Some theatergoers shy away from the play’s fantastic elements. But each of these scenes has a purpose. For instance, Harper’s delusional trip to Antarctica gives the playwright opportunity to discuss the ozone layer and other environmental issues (and this, presciently, was written in 1990). Then a visit to heaven allows Kushner to propound a clash between passive acceptance and a return to reality where one can deal with painful issues.

Kushner, a non-religious Jew, seems to be saying that the idea of heaven is all well and good but what’s more important is to stay on earth as long as one can, and continue to fight against illness and injustice.

Dramatic confrontations in Part Two are combative, such as Prior’s disputatious reunion with Louis, Cohn’s bullying of his drag-queen nurse, and Cohn’s excruciating death scene where the ghost of Ethel Rosenberg gets the last laugh at the manipulator who intervened with a judge to insure that Ethel was electrocuted. It’s worth remembering that Ethel and her husband were convicted for passing secrets to Russia, but there was a mitigating factor because Russia was America’s ally in World War II, not an enemy nation. Cohn, however, was hostile to any clemency, and he prevailed.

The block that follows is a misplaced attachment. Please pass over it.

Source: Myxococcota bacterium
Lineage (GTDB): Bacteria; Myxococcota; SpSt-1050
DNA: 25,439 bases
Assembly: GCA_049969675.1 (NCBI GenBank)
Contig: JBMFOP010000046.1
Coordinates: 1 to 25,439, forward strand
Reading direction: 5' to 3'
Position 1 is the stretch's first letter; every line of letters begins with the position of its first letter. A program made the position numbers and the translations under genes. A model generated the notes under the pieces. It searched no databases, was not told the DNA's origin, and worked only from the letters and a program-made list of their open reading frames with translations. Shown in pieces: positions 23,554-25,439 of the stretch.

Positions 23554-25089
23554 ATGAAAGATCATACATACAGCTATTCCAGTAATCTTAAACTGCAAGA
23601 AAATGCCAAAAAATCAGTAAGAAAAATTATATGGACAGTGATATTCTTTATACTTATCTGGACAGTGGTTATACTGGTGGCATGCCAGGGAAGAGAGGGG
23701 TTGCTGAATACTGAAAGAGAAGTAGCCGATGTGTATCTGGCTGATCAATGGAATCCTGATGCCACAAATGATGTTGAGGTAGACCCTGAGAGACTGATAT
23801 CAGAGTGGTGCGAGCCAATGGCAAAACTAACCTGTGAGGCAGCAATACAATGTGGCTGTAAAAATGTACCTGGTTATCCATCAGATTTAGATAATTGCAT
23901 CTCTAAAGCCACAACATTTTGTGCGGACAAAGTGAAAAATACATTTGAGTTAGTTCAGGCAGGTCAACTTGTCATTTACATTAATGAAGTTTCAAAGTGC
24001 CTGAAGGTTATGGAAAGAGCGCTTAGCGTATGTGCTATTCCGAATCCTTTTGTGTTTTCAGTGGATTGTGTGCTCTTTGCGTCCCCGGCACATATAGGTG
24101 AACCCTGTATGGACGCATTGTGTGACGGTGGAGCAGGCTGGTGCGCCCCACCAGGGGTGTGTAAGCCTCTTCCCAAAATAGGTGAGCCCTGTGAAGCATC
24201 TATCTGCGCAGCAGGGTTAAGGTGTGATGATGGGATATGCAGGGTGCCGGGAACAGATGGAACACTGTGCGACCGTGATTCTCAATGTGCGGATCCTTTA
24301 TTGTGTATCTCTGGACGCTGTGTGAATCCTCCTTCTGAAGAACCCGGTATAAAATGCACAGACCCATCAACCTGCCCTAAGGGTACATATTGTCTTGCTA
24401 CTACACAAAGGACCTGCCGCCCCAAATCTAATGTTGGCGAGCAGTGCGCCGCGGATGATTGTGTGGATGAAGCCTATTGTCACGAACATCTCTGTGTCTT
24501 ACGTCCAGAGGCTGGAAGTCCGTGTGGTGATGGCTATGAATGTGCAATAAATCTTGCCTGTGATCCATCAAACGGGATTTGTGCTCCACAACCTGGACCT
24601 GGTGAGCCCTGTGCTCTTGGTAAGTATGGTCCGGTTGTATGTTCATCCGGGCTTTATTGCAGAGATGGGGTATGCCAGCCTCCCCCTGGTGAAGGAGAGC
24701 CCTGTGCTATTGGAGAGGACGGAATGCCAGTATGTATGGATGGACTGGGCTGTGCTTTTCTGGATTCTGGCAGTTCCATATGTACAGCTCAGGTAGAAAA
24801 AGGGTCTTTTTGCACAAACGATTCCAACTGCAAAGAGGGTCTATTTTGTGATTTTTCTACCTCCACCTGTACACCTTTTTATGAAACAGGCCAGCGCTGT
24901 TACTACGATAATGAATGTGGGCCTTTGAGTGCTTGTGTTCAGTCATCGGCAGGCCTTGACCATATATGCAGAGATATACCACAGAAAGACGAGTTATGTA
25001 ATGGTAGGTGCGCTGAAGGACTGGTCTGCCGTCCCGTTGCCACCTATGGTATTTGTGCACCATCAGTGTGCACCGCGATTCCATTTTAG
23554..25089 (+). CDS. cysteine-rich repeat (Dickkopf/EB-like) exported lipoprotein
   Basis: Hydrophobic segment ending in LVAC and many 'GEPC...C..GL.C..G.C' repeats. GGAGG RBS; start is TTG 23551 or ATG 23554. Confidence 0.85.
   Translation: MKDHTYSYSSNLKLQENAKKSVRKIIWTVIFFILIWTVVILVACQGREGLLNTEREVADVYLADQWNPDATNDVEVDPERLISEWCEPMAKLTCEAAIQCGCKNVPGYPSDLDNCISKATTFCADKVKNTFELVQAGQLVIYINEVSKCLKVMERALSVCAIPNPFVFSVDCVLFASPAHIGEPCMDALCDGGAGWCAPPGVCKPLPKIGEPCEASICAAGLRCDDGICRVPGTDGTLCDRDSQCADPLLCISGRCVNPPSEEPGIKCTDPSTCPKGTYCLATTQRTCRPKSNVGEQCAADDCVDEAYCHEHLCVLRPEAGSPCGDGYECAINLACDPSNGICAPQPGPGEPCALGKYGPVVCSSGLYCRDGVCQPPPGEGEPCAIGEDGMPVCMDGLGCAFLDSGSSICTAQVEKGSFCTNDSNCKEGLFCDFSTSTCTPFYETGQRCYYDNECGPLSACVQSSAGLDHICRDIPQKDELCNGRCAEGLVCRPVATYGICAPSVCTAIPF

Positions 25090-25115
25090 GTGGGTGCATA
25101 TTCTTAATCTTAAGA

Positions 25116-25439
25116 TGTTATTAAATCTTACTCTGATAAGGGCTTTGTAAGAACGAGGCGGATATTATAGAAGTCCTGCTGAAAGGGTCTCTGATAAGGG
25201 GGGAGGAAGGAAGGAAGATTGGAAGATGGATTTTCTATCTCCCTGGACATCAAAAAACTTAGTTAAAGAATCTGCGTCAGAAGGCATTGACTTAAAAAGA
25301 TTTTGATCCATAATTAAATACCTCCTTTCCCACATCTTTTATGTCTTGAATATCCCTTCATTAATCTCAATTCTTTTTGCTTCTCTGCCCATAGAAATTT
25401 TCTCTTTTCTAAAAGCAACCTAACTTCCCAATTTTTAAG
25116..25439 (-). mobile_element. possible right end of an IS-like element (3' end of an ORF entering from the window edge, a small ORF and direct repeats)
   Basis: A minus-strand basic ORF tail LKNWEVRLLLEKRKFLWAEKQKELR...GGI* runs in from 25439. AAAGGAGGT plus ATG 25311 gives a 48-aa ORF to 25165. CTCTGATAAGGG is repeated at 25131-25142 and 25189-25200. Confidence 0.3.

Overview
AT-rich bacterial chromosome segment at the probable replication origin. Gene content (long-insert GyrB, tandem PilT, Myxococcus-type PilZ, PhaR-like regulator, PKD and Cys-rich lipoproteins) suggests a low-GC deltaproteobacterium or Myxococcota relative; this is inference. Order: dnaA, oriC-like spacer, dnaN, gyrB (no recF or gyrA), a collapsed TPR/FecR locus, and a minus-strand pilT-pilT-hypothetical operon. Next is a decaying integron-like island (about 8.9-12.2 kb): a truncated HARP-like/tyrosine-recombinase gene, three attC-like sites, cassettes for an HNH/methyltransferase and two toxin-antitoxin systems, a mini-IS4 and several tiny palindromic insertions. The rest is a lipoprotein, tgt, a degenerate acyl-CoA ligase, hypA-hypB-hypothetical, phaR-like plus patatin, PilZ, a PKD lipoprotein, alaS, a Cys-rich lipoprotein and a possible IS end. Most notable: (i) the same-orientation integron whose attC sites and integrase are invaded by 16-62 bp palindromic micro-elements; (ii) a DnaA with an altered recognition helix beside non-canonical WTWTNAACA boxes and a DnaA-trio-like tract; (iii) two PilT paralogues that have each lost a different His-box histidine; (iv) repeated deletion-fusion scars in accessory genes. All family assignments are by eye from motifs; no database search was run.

Sparks fly during each of those confrontations, and there’s sassy humor. The acting of Garfield, Lane and McArdle rise to eloquent heights. Garfield in particular is haunting and spellbinding.

One relatively minor concern is Amanda Lawrence’s appearance as The Angel. I don’t like to pick on actors for their looks, but I’m disturbed that the director chose this actress who appears skinny and homely whereas she is supposed to be so voluptuous and seductive that Prior, even though he’s gay, gets erections and ejaculates whenever he sees her. It’s in the script.

Below, Nathan Lane as Cohn: